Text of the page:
4. Began to Pull the Seed Hemp but it was not sufficiently ripe.
|Sowed Turneps behind the Garden.|
Getting of Fodder at Mill & Muddy H.
15. To this date my Carpenters had in all worked 82 days on my Schooner.
The schooner, apparently built at Mount Vernon, was finished and rigged by Dec. 1765 and launched the following February.
22. This Week they workd 22 days upon her.
Here GW means man-days. Hence, if four of the six slave carpenters GW had in 1765 worked a 5½-day workweek they would have put in 22 man-days for that week.
23. Began to sow Wheat from Colo. Colvils in Peach Orchard, & finishd 24th.—4 Bushls.
Began to cut my Meadows at Hell hole & Creek.
Col. Thomas Colvill (d. 1766), of Cecil County, Md., had inherited Cleesh, on the south side of Great Hunting Creek, from his brother John (d. 1756).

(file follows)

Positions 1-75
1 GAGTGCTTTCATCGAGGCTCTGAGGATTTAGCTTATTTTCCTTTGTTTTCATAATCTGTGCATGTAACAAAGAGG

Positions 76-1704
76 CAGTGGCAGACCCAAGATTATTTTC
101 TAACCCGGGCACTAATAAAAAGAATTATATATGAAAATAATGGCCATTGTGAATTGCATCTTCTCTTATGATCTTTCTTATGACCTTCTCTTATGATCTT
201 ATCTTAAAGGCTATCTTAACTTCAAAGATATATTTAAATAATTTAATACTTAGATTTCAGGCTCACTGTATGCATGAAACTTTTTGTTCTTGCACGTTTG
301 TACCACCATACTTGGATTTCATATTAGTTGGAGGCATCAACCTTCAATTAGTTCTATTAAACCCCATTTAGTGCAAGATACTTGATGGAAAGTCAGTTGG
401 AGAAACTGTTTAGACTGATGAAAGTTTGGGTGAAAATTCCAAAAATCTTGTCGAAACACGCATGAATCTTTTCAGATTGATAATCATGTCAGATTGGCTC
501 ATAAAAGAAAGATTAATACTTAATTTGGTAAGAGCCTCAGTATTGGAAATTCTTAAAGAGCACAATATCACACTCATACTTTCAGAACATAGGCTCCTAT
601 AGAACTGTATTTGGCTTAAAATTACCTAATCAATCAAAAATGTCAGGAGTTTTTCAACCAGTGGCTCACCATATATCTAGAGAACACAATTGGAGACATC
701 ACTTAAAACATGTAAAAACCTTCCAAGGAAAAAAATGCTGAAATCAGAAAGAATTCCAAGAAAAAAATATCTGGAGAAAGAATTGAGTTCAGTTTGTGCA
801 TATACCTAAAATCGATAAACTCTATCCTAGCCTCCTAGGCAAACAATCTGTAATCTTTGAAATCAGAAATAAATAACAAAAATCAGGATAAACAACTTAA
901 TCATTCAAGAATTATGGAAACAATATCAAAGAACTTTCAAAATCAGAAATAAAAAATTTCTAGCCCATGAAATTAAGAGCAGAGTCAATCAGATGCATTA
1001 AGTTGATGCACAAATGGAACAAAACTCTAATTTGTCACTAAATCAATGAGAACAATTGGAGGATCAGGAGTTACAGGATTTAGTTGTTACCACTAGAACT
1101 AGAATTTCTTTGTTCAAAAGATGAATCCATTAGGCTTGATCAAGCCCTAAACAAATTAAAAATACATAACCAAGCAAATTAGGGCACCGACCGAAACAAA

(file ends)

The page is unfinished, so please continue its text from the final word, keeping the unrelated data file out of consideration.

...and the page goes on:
24. Took up Flax which had been in Water since the 12th. viz. 12 days.
flax: Linum usitatissimum. Arthur Young chided GW 19 May 1789 for wasting his time with flax. “What in the name of wonder can you do with flax? Not make linnen I hope; buy from England, from France, from Russia, anywhere rather than employ a soul in fabrics while wastes surround you by millions” (DLC:GW).
25. Hempseed seems to be in good order for getting—that is of a proper ripeness—but oblige to desist to pull my fodder.
26. Began to get fodder at Doegs Run & River Plantn.—rather too dry.
28. This Week my Carpenters workd 22 day’s upon my Schooner. And John Askew 3 days upon her.
GW revised his contract with his joiner Askew in April 1764, now paying him per diem at the rate of £4 per month. In Dec. 1765 Askew agreed to supervise GW’s slave carpenters for an annual salary of £35 per year plus some provisions and to pay GW £7 10s. per year for rent. Askew’s employment ended in the spring of 1767.